Chattanooga City Council members passed Mayor Ron Littlefield's $96 million capital budget on first reading Tuesday, but plenty of debate remains before the group will be able to offer final approval to the plan next week.
The group passed the measure in a 5-2 vote. Council members Deborah Scott and Russell Gilbert voted no, Councilman Peter Murphy abstained and Councilwoman Sally Robinson was absent.
On Tuesday afternoon, Littlefield unexpectedly told council members he had decided to reallocate $1 million of capital budget funds to pay for a new indoor firing range for Chattanooga Police Department officers. Along with the $1 million provided by the city, the $3 million facility would be funded by an additional $1,050,000 in federal grants that were secured years ago by former 3rd District Rep. Zach Wamp, and $1 million in funds would come from "other government entities."
While the mayor presented council members with a slideshow detailing recent tours he took of indoor shooting facilities in Roswell, Ga., and Orlando, Fla., he informed the group that the current firing range shared by the city and county on Moccasin Bend had become completely encompassed by national park land and that park service officials had asked that the land be turned over for future park use and expansion.
When describing efforts to locate an alternative outdoor location for a firing range, Littlefield said Chattanooga had become too urbanized over recent years.
"We've driven and tromped all over looking for something that is similar to Moccasin Bend, and the long and short is there is none," Littlefield said. "… We do need to have a firing range. We need access and something that can be used reasonably."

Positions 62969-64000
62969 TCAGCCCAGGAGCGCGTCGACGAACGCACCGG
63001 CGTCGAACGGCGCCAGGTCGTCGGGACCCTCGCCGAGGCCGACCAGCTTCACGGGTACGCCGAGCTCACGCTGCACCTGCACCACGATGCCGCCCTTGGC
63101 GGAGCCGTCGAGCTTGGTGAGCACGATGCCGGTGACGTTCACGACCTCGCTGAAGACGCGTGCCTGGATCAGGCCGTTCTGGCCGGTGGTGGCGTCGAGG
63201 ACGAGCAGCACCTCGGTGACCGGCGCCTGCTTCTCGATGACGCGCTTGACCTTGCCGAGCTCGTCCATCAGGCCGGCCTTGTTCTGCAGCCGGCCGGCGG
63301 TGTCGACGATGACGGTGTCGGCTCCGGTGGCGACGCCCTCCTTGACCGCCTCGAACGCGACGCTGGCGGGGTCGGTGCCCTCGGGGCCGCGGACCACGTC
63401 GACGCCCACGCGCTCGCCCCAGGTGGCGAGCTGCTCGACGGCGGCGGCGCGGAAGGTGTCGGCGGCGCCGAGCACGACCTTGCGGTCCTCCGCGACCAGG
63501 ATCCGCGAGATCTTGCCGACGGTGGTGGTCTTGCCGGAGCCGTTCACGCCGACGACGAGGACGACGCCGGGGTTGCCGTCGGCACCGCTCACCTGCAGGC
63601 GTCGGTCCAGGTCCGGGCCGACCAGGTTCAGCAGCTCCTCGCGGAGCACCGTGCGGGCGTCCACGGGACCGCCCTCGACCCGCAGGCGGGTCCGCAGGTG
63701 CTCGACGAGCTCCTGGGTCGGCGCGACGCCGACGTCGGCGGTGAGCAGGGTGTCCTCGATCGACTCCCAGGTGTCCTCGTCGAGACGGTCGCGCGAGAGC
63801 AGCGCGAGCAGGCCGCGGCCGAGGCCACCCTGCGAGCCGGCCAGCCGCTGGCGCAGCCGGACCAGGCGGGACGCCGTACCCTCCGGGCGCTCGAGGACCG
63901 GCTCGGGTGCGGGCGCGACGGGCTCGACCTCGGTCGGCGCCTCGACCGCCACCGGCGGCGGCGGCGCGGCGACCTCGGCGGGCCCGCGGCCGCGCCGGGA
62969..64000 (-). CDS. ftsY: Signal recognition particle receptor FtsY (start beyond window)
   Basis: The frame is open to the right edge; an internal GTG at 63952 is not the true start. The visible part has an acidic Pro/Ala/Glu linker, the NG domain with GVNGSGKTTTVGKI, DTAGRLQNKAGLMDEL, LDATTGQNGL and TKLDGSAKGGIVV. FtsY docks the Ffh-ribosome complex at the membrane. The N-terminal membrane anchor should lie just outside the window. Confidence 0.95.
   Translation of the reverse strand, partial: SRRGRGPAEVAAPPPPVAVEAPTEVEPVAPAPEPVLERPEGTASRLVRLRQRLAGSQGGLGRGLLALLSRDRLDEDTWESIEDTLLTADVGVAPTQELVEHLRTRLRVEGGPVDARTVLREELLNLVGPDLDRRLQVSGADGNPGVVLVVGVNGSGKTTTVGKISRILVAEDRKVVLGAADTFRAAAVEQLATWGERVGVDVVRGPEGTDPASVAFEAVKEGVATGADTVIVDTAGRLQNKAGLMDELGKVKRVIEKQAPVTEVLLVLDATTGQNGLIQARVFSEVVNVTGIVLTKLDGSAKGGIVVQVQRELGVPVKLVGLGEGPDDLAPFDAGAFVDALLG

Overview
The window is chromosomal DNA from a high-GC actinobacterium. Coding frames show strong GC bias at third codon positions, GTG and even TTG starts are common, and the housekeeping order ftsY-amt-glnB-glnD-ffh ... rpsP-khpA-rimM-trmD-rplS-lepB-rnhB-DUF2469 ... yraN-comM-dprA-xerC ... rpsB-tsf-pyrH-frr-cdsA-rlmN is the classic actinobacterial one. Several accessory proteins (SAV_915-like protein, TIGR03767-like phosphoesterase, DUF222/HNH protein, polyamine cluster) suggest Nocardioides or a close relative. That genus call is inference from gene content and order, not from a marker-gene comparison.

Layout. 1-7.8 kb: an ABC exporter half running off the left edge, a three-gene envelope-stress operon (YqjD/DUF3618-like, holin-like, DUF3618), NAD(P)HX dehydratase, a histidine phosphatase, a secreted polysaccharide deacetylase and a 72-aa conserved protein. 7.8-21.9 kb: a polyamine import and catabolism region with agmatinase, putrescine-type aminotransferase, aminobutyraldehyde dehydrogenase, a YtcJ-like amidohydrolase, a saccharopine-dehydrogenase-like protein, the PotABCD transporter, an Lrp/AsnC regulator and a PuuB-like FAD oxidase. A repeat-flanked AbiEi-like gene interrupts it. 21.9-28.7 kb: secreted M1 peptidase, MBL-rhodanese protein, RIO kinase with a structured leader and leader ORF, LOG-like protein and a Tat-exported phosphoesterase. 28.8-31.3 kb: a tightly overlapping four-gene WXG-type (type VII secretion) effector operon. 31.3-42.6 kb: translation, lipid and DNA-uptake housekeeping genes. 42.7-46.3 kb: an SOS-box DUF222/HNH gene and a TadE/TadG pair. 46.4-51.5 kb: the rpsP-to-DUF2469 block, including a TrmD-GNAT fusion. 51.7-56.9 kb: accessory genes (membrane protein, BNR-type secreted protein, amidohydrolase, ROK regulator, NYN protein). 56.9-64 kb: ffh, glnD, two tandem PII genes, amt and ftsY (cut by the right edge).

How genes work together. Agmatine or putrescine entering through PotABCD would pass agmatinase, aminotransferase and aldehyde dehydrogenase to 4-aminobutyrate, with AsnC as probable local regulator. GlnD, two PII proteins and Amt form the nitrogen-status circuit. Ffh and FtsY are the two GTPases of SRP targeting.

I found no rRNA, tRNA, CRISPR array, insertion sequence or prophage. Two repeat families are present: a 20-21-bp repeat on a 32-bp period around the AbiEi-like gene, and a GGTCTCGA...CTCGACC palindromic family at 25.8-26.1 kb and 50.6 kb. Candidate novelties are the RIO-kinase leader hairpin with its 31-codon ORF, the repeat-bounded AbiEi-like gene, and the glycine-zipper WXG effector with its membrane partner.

The mayor offered two potential sites—the 23rd Street Armory and the old Farmers Market Warehouse on East 11th Street. Littlefield described possible buildings on both sites as resembling "a Walgreens drug store" with no possibility for sound to be heard outside the facilities.
Discussion between council members regarding the firing range was light, as the group chose to focus on other areas of the capital budget to voice concerns.
Councilwoman Deborah Scott took issue with $1.5 million allocated for a new recreation center in Hixson, saying that the funds could be better used toward repairing distressed roads across the city. Scott also said she wasn't convinced the city should put $8 million toward repairing the concrete hardedge along the city's 21st-century waterfront at Ross's Landing.
"Those roads are roads that service neighborhoods and businesses, who are paying taxes," Scott said. "And the places we're spending the most money are paying essentially none. I think we need to rearrange and reallocate Hixson and look at decreasing the amount of money in the Ross's Landing riverfront hardedge."
Larry Zehnder, city administrator of the Department of Parks and Recreation, said that the impact of delaying or slowing down repairs to the waterfront could impact the city for years, which relies on the area as an economic driver for downtown.
"You can't just call this stuff off," he said.
The council will meet next week to finalize budget plans before voting.
Council members also voted 7-1 to approve the first reading of an ordinance that would transfer enforcement duties for downtown parking to CARTA. Allen McCallie, attorney for CARTA, said the entity would employ a "larger force of personnel" dedicated to managing and enforcing parking meters, which would likely lead to more tickets and higher collections for the city.
McCallie also said an appeals process would be formed for citizens who thought they had been ticketed erroneously or unfairly and that "ambassadors" would be on duty to assist people who might not have a full understanding of parking enforcement.
Scott cast the lone vote against the measure.
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